The high incidence of anemia of infection among children in developing countries is not well characterized. We investigated the relationship between diarrhea, fever and other risk factors for anemia in young children in the community. The relationship between risk factors for anemia was examined in a cross-sectional study of 85-229 children, aged 6-59 months, from impoverished families in rural areas of Indonesia. The prevalence of anemia was 56.1% among the study subjects. Those considered anemic were more likely to be younger, male, stunted, underweight, wasted, to have low maternal and paternal education and to have current diarrhea or history of diarrhea in the previous 7 days compared with children without anemia (all P < 0.0001). In separate multivariate models adjusted for age, sex, stunting, maternal age and education, and weekly per capita household expenditure, current diarrhea (OR 1.15, 95% CI 1.07-1.325, P < 0.0001) and a history of diarrhea in the previous 7 days (OR 1.16, 95% CI 1.09-1.25, P < 0.0001) were associated with an increased risk of anemia. In similar models, current fever had a borderline association with anemia (OR 1.14, 95% CI 0.98-1.32, P = 0.09). We conclude that diarrhea is a contributing factor of anemia among young children living in rural areas in Indonesia.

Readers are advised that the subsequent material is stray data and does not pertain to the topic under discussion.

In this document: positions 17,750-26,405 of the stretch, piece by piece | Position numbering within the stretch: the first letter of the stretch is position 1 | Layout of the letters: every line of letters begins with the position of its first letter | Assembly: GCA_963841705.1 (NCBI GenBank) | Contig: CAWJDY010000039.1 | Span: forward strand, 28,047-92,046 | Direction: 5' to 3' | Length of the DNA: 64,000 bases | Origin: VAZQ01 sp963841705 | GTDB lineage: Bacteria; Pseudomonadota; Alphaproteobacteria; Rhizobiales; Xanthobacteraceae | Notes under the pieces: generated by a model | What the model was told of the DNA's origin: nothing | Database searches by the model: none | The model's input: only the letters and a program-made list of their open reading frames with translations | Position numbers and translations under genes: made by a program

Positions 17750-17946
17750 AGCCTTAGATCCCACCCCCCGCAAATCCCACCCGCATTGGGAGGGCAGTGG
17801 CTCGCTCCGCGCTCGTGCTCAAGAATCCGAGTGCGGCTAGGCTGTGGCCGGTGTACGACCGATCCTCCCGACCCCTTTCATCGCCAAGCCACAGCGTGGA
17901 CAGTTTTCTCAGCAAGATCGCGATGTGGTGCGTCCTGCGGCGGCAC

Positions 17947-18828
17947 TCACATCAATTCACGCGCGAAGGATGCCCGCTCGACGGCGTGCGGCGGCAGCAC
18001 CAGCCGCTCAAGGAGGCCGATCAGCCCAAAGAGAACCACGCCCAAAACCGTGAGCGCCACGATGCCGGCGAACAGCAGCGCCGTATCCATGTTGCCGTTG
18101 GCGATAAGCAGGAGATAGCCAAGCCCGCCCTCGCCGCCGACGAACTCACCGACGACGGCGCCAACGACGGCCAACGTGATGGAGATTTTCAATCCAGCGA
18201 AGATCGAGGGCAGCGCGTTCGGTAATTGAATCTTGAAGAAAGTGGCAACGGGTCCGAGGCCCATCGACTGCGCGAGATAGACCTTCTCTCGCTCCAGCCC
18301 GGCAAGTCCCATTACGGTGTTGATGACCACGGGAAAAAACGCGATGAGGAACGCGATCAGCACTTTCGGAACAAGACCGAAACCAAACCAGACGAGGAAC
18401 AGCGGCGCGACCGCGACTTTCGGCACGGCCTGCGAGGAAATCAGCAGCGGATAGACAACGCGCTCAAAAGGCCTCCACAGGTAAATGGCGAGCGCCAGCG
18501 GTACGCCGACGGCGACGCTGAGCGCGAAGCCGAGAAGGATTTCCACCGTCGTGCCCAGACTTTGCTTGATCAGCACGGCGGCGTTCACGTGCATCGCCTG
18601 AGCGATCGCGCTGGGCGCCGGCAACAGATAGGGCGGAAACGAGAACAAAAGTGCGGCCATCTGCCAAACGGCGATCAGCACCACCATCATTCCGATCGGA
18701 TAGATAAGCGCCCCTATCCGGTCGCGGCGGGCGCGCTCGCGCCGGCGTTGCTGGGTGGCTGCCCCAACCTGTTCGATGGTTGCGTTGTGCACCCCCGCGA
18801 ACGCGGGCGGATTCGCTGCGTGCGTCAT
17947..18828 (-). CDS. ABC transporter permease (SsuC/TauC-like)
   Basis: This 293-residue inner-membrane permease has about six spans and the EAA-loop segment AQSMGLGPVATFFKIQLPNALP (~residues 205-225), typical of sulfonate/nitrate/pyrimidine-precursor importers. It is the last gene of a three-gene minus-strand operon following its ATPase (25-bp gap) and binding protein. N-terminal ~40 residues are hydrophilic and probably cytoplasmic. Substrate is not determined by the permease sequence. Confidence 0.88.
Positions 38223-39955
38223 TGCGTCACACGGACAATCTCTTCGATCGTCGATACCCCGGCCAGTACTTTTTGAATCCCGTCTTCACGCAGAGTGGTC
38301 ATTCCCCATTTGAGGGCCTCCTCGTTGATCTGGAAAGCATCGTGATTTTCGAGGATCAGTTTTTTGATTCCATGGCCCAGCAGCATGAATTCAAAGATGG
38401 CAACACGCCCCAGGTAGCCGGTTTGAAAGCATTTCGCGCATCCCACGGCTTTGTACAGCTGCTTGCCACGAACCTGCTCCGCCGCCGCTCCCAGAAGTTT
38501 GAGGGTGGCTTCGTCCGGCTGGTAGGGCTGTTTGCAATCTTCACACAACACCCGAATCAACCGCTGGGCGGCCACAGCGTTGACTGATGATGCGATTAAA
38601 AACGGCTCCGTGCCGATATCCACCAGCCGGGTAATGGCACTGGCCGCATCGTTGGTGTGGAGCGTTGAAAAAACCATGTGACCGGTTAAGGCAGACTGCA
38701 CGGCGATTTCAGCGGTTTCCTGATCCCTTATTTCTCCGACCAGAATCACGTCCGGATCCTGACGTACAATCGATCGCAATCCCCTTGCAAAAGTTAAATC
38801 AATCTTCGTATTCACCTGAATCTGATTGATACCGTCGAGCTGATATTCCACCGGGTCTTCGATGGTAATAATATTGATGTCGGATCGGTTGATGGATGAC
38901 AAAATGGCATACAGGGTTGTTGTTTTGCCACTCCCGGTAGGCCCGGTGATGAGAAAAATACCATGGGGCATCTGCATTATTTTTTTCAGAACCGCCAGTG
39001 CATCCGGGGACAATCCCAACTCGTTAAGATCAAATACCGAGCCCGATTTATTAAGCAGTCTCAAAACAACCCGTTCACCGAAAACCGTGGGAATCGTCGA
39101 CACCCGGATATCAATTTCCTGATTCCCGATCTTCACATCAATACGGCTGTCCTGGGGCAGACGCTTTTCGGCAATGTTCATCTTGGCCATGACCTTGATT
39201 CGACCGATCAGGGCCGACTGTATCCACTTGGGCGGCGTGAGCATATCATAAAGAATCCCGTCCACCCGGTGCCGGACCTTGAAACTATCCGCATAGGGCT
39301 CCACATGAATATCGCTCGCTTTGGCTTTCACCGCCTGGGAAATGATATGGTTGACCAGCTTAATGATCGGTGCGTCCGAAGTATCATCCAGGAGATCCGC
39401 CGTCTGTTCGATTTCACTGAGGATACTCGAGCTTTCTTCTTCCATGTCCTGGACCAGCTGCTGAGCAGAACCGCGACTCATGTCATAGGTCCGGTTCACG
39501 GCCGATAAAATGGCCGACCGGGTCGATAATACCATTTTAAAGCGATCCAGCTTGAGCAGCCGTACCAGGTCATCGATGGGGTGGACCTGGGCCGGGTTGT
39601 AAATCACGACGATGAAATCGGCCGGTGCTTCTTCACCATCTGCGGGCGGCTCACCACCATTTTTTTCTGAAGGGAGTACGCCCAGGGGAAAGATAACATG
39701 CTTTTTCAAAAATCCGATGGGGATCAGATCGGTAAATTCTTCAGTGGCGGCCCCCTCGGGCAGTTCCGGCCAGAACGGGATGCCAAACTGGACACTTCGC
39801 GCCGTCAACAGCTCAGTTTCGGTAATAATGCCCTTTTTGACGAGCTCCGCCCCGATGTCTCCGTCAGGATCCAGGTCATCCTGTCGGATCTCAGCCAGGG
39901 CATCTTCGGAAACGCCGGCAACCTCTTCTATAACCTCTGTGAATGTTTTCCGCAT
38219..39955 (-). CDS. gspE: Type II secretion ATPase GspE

ASJC Scopus subject areas
- Pediatrics, Perinatology, and Child Health
- Infectious Diseases